I find myself often being asked if I can share my Thanksgiving traditions and recipes. And yet, I am befuddled that I can’t think of any that we constantly fall back on. Could it be perhaps that we never seem to have Thanksgiving in the same place? Quite possibly… Between my home, my parents home, my in-laws, and destination Thanksgivings, the menu never seems quite the same and certainly the meal and traditions differ from place to place. That being said, I am hosting Thanksgiving for my family, my parents, and my grandmother this year.. and I’ve decided to keep a little log of what I’m making, our table setting, and any other special details that I decide to add so that I can refer back to them next year.
On a totally non-food-related note, one thing that I like to do on or around Thanksgiving is to bring out the kids’s Elf on a Shelf, so that he can begin to watch over their behavior before Christmas. (If you have kids, you probably know what I’m talking about here. If you have no kids, feel free to skip over this part and go directly to the food links below!) Now, I am by no means one of those “crazy elf parents” that sets up their kids’ elves in elaborate displays and scenes, but I do try to move it around a little to peak their interest and keep them on their toes! Here’s a photo from the first year that our elf, Buddy, arrived at our Thanksgiving table a few years ago.. My little guy has grown up so much since then! But I digress.. back to the food. When I cook Thanksgiving dinner, I like to stick to a very traditional, classic menu. I try to plan my meal using whole and homemade foods as much as possible, while still trying to keep things simple and fuss-free, and avoiding any dishes that are unnecessary. (i.e. I’m preparing sweet potatoes, so I opted to not prepare any mashed potatoes) In years past, I’ve attempted to make additional menu items that I’m not completely comfortable with, such as homemade bread, (don’t worry, it’s on the bucket list of things that I want to learn how to make) but I’ve always found that adding anything to the menu that has a bit of a risk factor is probably something better saved for another day or meal. And with so many good bread bakers in our area, why mess with stressing myself out to prepare my own!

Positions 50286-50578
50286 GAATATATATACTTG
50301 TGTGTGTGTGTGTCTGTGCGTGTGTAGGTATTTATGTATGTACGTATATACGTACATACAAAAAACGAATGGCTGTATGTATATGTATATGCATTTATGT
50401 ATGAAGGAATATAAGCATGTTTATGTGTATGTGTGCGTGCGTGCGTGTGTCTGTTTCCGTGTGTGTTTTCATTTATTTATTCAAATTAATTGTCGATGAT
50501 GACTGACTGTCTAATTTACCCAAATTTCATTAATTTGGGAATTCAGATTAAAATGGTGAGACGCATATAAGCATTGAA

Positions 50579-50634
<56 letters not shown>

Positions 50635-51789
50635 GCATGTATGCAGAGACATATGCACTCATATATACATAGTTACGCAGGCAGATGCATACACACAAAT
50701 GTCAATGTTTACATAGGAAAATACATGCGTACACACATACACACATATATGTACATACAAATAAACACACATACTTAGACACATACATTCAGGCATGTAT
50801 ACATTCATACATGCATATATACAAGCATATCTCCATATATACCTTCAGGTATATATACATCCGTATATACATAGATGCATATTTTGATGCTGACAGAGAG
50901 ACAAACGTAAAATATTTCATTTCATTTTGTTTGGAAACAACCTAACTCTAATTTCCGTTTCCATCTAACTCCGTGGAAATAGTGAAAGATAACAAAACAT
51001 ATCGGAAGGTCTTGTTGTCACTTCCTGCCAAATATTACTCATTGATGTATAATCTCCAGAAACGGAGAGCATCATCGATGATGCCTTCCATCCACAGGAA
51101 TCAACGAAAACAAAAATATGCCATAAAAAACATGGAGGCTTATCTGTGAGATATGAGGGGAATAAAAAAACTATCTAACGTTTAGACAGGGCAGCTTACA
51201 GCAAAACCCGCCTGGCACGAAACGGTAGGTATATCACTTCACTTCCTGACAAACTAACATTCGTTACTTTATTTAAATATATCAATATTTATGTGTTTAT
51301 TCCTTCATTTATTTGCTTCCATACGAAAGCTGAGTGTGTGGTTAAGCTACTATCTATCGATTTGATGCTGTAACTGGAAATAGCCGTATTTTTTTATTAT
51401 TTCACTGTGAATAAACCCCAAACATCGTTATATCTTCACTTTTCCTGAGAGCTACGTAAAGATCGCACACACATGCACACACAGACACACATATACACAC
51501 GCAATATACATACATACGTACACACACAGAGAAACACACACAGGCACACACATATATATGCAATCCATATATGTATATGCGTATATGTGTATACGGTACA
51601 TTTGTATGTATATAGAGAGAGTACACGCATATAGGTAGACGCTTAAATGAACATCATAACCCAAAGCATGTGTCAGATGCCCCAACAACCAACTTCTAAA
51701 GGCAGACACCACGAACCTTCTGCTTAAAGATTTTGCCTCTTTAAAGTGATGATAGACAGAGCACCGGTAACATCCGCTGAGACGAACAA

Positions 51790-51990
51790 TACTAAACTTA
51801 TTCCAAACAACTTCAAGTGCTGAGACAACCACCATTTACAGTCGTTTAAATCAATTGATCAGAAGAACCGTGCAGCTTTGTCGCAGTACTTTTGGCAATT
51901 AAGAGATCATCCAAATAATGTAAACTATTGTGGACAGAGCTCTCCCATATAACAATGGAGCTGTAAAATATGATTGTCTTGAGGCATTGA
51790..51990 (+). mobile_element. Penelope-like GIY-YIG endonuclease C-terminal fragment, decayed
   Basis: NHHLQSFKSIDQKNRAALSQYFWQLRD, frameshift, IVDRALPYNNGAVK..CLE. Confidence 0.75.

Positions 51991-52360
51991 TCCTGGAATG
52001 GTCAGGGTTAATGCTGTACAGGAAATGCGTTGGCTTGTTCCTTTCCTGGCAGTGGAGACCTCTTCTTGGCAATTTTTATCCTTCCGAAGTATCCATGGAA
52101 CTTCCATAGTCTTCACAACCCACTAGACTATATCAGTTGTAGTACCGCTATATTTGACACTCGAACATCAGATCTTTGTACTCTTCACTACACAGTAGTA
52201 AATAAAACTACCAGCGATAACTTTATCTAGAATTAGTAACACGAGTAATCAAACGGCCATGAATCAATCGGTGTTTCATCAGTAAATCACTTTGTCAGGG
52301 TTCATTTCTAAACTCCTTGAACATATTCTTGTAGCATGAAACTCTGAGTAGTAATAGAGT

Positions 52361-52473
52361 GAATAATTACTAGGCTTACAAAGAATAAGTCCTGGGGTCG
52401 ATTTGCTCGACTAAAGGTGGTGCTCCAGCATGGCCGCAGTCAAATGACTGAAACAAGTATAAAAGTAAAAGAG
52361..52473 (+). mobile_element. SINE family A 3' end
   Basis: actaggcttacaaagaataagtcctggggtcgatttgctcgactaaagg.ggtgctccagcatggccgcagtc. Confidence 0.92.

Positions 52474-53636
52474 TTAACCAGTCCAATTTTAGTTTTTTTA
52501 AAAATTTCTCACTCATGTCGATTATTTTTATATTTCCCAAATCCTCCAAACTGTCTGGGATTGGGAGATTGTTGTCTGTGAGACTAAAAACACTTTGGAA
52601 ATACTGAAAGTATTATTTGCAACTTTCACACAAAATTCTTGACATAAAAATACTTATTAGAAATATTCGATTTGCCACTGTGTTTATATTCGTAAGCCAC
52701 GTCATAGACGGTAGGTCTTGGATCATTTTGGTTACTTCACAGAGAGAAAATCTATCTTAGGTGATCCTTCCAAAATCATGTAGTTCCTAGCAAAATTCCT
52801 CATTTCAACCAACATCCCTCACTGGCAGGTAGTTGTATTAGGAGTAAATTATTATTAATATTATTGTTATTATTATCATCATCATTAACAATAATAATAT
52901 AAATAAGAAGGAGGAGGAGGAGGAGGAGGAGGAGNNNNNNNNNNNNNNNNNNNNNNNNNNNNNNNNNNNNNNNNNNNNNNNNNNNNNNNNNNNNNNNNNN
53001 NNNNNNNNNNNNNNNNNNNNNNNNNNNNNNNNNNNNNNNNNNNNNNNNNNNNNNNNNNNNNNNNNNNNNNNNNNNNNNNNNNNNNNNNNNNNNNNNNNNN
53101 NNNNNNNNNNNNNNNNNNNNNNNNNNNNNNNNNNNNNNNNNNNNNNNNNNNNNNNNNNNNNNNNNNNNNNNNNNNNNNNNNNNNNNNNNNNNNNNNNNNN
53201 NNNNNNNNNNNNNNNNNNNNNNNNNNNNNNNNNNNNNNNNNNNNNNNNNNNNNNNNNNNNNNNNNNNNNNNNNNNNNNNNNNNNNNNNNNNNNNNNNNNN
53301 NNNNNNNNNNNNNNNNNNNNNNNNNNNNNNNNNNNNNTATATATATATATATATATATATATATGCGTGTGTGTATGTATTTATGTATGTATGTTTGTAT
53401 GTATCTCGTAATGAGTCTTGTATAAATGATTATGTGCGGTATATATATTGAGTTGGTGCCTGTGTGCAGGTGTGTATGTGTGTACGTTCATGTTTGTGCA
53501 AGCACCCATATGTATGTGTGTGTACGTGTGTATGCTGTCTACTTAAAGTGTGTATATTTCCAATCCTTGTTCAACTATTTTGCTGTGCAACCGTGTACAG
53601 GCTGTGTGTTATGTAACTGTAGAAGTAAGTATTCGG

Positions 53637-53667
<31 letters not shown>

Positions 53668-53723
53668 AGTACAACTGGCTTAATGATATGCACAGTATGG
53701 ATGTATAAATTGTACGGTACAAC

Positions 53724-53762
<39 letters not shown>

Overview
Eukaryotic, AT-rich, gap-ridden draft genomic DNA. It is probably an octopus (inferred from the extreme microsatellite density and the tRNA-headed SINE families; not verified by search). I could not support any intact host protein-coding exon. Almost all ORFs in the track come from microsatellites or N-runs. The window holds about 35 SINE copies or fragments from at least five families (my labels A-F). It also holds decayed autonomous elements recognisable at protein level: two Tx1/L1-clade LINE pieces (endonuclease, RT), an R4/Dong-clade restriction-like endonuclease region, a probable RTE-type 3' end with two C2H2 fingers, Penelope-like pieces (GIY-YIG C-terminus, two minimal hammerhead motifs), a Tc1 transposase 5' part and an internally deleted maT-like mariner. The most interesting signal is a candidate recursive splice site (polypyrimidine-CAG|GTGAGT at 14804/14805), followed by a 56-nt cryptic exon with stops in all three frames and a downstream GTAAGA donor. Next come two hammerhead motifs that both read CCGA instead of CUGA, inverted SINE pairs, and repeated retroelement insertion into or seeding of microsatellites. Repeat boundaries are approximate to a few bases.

While we’re talking Thanksgiving, we must discuss turkey..
Any basic google search for Thanksgiving turkey pulls up a veritable plethora of methods and strategies for serving perfect juicy turkey. They can be stuffed, grilled, smoked, brined, based, flipped, spatchcocked, fried, salt cured, etc.. The list goes on and on. In my opinion, the simpler, the better. Although I’ve brined turkey in the past, (Here is a simple go-to recipe) I really find that it’s much more of a pain than what it’s worth. The method that I’ve found to deliver mouth watering, juicy turkey is to coat the bird inside and out, as well as under the skin, with an shameless amount of real butter. Yes, I said it. Butter. It helps to seal in the turkey’s natural juices, while delivering a golden crispy outside. I combine softened butter with herbs, salt, and pepper, which gives the turkey a nice rich flavor. I also fill the cavity of the bird with herbs, lemon, and onion quarters to give it additional flavor from the inside. Another quick tip: take the bird out of the refrigerator for about an hour before cooking to allow it to come to almost room temperature. It will take the chill off the meat, allowing it to cook quicker and more evenly.
And while we’re discussing turkey I need to make another point… stuffing. Please, please don’t cram your turkey with stuffing! In addition to the fact that it poses a potential Salmonella risk, it often ends up soggy and lackluster. Bacteria-soaked soggy bread cubes?? Nope. Not exactly what I want to serve on my Thanksgiving table. And who really wants to eat soggy stuffing when there are so many delicious oven baked stuffings with gorgeous crispy tops? Stuffing a bird also requires that it cook for a substantially longer amount of time, meaning that there is a chance that by ensuring your stuffing is safe to eat, you’re potentially overcooking your turkey, the main attraction of the whole meal! Ok, rant over…
Below are some links to the menu that I am planning as well as links to other seasonal recipes and foods that I can remember preparing from years past. I hope that you find something well suited to add to your own holiday table this Thanksgiving and Christmas season! Enjoy!
Thanksgiving Menu 2014
Additional Holiday Recipes
No Knead Onion Rolls (great for next-day leftover turkey sandwiches!)